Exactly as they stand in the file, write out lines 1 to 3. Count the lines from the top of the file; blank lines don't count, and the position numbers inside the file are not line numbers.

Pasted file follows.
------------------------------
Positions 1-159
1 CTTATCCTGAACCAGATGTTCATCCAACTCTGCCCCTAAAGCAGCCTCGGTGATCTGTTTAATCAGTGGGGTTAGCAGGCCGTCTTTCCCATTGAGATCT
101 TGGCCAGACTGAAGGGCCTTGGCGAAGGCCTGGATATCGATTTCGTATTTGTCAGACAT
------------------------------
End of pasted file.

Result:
Positions 1-159
1 CTTATCCTGAACCAGATGTTCATCCAACTCTGCCCCTAAAGCAGCCTCGGTGATCTGTTTAATCAGTGGGGTTAGCAGGCCGTCTTTCCCATTGAGATCT
101 TGGCCAGACTGAAGGGCCTTGGCGAAGGCCTGGATATCGATTTCGTATTTGTCAGACAT